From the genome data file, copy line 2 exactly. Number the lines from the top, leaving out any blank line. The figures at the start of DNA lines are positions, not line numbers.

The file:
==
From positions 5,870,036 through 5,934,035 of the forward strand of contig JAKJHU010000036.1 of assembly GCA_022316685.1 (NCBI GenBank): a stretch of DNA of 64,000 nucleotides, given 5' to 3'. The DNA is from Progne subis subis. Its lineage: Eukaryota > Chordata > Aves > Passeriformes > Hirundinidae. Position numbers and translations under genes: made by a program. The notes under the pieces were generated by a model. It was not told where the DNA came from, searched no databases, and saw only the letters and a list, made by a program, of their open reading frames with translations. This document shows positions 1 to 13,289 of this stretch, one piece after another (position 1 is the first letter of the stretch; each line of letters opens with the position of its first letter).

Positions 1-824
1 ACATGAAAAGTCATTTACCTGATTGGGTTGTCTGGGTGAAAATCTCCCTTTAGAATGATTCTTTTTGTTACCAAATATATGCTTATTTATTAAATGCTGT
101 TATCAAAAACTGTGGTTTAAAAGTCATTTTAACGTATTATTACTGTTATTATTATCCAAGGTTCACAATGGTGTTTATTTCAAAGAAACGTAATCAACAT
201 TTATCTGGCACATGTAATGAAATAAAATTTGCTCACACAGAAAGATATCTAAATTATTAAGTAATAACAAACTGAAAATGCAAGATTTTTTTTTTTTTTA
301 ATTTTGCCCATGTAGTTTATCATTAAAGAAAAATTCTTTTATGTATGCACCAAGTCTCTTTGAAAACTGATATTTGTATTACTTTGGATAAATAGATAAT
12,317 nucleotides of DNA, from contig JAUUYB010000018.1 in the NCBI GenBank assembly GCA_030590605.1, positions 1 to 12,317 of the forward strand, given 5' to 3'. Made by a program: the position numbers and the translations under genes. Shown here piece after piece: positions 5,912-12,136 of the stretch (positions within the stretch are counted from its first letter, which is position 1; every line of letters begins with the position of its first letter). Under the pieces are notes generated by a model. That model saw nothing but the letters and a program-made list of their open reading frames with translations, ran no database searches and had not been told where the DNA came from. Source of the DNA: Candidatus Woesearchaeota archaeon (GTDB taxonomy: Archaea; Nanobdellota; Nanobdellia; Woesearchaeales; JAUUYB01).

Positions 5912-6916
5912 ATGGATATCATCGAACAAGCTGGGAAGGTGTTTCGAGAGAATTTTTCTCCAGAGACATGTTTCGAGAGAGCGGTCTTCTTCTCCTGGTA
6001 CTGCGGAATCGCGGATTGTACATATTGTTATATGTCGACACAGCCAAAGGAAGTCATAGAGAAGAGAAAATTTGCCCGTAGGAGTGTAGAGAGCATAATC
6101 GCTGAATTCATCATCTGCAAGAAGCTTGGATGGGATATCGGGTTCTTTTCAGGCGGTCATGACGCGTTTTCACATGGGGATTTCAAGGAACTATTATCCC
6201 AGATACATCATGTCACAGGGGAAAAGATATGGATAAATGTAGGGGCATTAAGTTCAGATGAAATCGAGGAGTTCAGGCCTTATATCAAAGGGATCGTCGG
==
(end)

Positions 1-824